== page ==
There are some questions that are hard to answer, but they’re still fun to ponder.
- What would it feel like to be a dog?
- Is my perception of the color blue the same as your perception of blue?
- If Florida was covered in carpet, how long would it take to vacuum?
- If a turtle doesn’t have a shell, is it homeless or naked?
I’ll admit it. Some of those questions are just dumb. There is one question, though, I do not consider dumb, but I struggle with the answer.
Why does God allow bad things to happen to innocent people?
This is a question I cannot escape. Watching the news of an incredible earthquake in Turkey brings the question to mind. Last weekend I walked the halls of our local hospital. We were visiting a friend who was only there for two days, but we walked past other rooms where you can tell the patients have been suffering for a while. Even the sad Sarah McLachlin commercials for the SPCA make me ask the same question.
Why do the innocent suffer?
I can give you theological answers about the fallen world we live in and the curse of sin that brings untold suffering. But let me be truly transparent: those answers, while true, feel cold and sterile. Look into the eyes of a small child struggling to breathe and live and tell her, “Well, you know it’s because we live in a fallen world full of sin.”
This question about suffering is nothing new. It was essentially the first question asked in the Bible. The book of Job was very likely the first biblical book penned, and the heart of this book centers on the question of why good people suffer.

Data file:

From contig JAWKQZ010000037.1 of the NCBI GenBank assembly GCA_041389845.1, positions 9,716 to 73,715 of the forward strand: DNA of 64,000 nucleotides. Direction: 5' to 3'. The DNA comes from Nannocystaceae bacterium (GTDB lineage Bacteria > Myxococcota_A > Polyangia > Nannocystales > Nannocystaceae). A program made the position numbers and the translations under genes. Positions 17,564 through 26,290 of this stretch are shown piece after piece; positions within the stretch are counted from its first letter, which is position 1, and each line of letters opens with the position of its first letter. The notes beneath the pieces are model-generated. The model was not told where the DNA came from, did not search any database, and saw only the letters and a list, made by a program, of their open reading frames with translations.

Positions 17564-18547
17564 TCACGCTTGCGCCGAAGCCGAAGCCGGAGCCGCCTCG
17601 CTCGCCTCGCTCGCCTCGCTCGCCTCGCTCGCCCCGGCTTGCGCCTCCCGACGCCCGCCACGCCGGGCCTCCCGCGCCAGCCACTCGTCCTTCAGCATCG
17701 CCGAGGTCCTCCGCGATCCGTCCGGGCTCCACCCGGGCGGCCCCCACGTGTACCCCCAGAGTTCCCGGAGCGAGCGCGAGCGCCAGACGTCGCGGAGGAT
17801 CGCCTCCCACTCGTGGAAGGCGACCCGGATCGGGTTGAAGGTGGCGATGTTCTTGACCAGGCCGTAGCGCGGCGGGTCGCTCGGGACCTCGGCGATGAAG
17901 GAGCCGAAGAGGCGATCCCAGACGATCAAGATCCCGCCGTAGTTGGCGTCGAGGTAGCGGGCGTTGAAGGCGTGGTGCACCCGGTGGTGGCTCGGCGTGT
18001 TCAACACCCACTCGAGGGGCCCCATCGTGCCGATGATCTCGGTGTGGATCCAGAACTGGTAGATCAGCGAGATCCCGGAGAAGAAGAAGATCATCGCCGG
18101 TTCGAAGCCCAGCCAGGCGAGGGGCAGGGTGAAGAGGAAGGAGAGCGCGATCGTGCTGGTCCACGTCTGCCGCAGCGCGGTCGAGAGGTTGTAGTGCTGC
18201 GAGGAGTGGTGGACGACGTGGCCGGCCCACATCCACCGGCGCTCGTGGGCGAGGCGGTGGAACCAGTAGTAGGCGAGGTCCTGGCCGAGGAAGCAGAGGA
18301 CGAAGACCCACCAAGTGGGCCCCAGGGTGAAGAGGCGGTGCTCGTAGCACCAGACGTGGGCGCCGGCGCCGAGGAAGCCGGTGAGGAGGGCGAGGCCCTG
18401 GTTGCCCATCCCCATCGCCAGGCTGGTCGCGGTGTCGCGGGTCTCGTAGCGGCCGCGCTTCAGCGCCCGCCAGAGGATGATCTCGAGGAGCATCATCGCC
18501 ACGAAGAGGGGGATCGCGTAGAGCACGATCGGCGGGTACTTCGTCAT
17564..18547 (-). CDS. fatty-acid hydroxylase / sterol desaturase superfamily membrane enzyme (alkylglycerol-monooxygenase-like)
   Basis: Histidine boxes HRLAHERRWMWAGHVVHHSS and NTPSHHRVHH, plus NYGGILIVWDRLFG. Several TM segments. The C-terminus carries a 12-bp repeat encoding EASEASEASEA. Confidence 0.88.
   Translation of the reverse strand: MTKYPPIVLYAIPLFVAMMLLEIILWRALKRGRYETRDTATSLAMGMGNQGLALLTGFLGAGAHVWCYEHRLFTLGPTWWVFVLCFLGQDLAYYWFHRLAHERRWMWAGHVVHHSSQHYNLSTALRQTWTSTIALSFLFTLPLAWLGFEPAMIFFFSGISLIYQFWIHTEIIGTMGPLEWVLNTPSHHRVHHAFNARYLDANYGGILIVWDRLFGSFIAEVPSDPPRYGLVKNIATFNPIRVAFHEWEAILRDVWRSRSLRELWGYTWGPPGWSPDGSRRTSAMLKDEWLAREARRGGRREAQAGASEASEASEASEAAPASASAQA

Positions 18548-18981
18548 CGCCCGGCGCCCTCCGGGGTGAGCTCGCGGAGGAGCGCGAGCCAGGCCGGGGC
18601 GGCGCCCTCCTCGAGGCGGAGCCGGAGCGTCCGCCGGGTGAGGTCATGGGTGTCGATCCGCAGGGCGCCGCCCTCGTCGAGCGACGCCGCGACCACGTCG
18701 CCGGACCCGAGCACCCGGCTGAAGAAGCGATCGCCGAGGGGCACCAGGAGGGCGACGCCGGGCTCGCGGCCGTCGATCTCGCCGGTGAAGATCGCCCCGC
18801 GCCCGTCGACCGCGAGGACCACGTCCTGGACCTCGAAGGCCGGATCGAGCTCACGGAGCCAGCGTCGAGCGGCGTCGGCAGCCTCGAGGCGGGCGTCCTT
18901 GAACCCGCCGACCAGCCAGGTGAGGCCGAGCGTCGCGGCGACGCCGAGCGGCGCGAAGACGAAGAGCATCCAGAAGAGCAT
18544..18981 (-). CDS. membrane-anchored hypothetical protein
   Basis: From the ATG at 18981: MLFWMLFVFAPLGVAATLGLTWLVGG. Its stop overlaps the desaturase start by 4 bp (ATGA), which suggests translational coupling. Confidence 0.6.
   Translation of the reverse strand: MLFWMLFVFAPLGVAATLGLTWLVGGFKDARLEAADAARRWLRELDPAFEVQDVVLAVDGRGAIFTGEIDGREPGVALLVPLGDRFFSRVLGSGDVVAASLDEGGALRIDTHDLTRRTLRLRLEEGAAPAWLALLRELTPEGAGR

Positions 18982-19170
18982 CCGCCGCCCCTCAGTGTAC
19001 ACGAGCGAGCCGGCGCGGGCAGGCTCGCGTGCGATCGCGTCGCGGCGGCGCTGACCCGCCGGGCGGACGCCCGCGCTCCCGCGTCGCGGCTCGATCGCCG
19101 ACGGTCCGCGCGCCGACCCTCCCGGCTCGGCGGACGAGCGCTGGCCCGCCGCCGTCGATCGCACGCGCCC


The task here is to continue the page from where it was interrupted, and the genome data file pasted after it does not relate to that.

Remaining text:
Job, who likely lived during the time of Abraham, Isaac, and Jacob, was a righteous man—yet God allowed Satan to take away his children and his great wealth. Job’s response?
Then Job stood up, tore his robe, and shaved his head. He fell to the ground and worshiped, saying: ‘Naked I came from my mother’s womb, and naked I will leave this life. The Lord gives, and the Lord takes away. Blessed be the name of the Lord.’
“Throughout all this Job did not sin or blame God for anything” (Job 1:20-22).
Satan said Job would lose his integrity and curse God if his health was attacked. So God allowed Job to be struck with nasty boils all over his body. Again, Job responded without accusing God.
“Should we accept only good from God and not adversity?” (Job 2:10).
Job’s response doesn’t mean he was content with the situation. He wanted to know why God judges our actions when He can just as easily change things. He asserted his blamelessness. He wanted to know how to appease God’s justice.
Job wanted to question God, and at times I want to question God about this very matter. When Job questioned God, God responded. He responded by asking Job a boatload of questions to show how little Job knew.
“Then the Lord answered Job from the whirlwind. He said: Who is this who obscures my counsel with ignorant words? Get ready to answer me like a man; when I question you, you will inform me. Where were you when I established the earth? Tell me, if you have understanding…. Have you comprehended the extent of the earth? Tell me, if you know all this…. Do you know the laws of heaven? Can you impose its authority on earth?” (Job 38:1-4,18,33).
God’s point? Job knew so little of the physical world he could see, so how could he possibly understand the vastly more complex moral world he could not see?
In the end, God never directly answered Job’s question! Admittedly, I don’t like that. I want a full explanation complete with charts and diagrams. But then again …
Do I really want a God I can explain? If I could explain all God does—and doesn’t do—He wouldn’t be much of a God.